The State of the Chinese Economy

First, some house cleaning.

My current schedule doesn’t allow the long-winded, big picture style that I seem so fond of. I like blogging, and I plan to continue blogging. That said, for this blog to work, I need to shorten the scope to something that fits my schedule and feels somewhat unique. Pursuant to that idea, I plan to post more pictures that I take in Beijing with a somewhat regular frequency- at least once per week.

Knowing myself, I will certainly try to fit small, localized anecdotes into a bigger picture of understanding China, however the economic talk is anticipated to dull to a mummer. Since I am anticipating economics to dull to a mummer, I am deciding now to go out with a bang and give my general economic thoughts regarding China as of Sunday, July 23rd.


Since 1978, when China began its process of reform, China’s share of world GDP has increased more than 600%. Powered by huge amounts of investment, China surged to ‘catch-up’ to the world that seemingly left it behind. With fervent nationalism that extols the arduous  journey of a lovable underdog, the Chinese economy is often seen as a well oiled machine, destined to set the rules of the developed world. Rule sets be damned- there is a new ideology and way to do business.

China’s Share of Population and GDP


Chinese Real National Income Per Person


McKinsey has reported for more than a year that Chinese consumer confidence is at an all time high. As speculative asset prices soar, Chinese purchasers feel on top of the world.

But as I sit in my small apartment in Beijing, my view of the Chinese economy couldn’t be more bleak. I don’t believe China is the next super-power. I doubt if the country can survive the next decade in its current form.  Forget any foreign powers. Forget trouble in the South China Sea. Forget China’s aide to North Korea. Look at one graph: China’s growth in debt.

Chinese Debt

Now, this is the part where a lot of people will list my implicit assumptions about the nature of Chinese growth- which I have no mention of here- or compare Chinese debt to other regions of the world. Ignore that for just a moment.  I personally don’t believe, based on anything I’ve seen in China, that debt growth can stop. I think it must rise, and I don’t think debt can rise forever.

I don’t believe that economics is a cannon taught to students and the outside world. Instead, economics is a set of theories that try to explain the world as we see in evidence and mechanisms. So, for example, some people believe in the capital asset pricing model (CAPM)- which, in non statistical language, states that an asset with a high co-variance with the other assets in the portfolio adds to the risk of the portfolio. The asset’s returns move in the same direction as the returns of the other assets, and these movements are large or volatile. The problem is that this financial economic cannon is not observed or perhaps true. For further reading go here or here. You could also read this pdf.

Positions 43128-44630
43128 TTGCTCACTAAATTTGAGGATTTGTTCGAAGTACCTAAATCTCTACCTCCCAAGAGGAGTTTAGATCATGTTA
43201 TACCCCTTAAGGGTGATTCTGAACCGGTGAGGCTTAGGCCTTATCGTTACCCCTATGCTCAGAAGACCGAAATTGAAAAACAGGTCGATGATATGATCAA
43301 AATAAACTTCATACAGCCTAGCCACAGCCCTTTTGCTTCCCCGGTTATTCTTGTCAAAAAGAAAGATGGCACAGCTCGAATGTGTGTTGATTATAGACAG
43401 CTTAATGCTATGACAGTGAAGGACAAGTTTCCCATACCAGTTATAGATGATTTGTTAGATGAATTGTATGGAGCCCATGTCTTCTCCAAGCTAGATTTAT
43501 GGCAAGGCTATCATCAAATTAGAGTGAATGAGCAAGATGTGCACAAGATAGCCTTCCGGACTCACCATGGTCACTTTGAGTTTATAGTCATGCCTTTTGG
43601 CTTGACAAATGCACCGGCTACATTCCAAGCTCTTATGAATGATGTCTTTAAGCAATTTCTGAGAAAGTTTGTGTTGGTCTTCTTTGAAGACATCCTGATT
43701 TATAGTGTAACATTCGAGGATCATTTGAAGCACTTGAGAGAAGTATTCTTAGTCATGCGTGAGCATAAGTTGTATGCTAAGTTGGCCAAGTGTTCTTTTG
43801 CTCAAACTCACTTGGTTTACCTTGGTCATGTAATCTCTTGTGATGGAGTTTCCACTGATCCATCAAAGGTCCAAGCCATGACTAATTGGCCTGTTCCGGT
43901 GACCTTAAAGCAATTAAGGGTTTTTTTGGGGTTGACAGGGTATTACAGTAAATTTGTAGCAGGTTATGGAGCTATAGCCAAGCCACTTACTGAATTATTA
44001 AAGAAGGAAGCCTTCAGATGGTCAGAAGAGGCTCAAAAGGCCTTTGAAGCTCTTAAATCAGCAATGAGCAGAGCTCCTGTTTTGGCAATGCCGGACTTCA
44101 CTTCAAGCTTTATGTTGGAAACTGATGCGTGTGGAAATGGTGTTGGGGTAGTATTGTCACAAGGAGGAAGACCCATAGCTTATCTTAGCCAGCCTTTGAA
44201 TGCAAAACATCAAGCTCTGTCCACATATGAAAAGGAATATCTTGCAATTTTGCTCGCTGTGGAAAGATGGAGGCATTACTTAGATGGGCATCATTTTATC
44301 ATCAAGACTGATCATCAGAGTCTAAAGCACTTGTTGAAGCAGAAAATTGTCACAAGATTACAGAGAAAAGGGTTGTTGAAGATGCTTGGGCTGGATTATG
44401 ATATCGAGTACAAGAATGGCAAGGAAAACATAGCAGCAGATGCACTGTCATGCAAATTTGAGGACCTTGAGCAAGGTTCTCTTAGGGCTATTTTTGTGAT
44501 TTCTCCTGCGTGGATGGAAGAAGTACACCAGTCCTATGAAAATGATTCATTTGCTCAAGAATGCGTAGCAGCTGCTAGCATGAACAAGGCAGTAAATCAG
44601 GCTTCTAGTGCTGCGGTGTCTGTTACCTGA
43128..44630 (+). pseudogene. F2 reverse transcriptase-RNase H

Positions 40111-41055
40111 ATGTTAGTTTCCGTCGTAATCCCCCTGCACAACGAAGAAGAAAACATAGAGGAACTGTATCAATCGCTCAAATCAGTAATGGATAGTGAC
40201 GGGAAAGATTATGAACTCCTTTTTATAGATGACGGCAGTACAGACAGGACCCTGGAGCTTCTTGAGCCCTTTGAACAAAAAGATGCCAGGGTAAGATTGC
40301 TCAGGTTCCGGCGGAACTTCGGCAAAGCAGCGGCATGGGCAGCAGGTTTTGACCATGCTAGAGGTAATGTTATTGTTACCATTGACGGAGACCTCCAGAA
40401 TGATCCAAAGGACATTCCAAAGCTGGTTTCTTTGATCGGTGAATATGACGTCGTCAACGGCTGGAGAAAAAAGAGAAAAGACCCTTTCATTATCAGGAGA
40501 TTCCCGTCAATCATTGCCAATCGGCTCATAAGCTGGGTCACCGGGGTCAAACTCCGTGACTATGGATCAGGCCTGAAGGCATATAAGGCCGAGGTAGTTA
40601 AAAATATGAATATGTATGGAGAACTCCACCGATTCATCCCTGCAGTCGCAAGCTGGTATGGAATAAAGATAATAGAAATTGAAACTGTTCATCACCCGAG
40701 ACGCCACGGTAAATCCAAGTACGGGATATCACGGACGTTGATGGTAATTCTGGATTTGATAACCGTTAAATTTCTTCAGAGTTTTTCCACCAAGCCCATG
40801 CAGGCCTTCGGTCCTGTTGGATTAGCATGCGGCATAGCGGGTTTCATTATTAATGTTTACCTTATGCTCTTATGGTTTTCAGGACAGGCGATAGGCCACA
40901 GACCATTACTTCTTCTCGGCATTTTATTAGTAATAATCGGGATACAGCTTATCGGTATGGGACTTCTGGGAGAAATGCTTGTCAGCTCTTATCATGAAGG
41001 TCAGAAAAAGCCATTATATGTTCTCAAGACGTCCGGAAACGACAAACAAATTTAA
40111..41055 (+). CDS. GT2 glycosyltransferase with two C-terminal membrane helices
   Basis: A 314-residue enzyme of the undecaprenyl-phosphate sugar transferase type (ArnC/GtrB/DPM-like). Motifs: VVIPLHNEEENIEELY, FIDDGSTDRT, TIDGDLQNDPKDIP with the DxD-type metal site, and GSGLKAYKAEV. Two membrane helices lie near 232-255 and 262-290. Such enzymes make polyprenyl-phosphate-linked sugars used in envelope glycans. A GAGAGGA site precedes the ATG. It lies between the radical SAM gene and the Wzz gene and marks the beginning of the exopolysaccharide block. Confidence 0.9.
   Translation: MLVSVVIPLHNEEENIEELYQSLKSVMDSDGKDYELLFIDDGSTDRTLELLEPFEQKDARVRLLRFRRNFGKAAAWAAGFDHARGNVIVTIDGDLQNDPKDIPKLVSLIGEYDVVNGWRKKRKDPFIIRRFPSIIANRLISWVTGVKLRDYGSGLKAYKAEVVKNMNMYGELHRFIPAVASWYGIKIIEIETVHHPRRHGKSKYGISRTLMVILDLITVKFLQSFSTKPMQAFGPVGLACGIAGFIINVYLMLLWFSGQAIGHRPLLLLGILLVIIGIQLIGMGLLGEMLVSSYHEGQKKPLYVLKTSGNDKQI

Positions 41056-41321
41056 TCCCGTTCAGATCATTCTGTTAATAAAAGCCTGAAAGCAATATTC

In fact, I believe accurately valuing capital and risk will be the death of China with the dagger itself being a continuous rise in debt.  As countless others have stated, Chinese households share an incredibly low share of China’s GDP. This means that China’s wealth is increasingly tied to speculative assets and promises of future wealth creation.


But it get’s worse and more difficult to explain. Even if China fixes the nationally directed causes of it’s lack of household wealth, it hasn’t built modern institutions at a local level to price correctly or lessen its debt burden.

It is true that interest rates, state owned enterprises, pollution, lack of credible investments, a large population (this deserves more mention), and law have led to China’s lack of household consumption at the national level. Although many of these factors have already changed and many could be changed quickly (if Beijing was able to control its vested interests, and as I look at coal use and increased business with North Korea, you’ll have to excuse me for having doubts) the culture these factors have created and the lack of local institutions will ensure that the factors for debt creation and price distortions continue.

Let me give you examples.


1.) Beijing can’t enforce an indoor smoking ban.

2.) Do you remember that woman that was mauled by a tiger last year in Beijing, the one that exited her car in a carnivorous animal enclosure (video). That same enclosure makes headlines with relative frequency.  Examples include this family that exited their vehicle in March and this black SUV feeding a bear yesterday.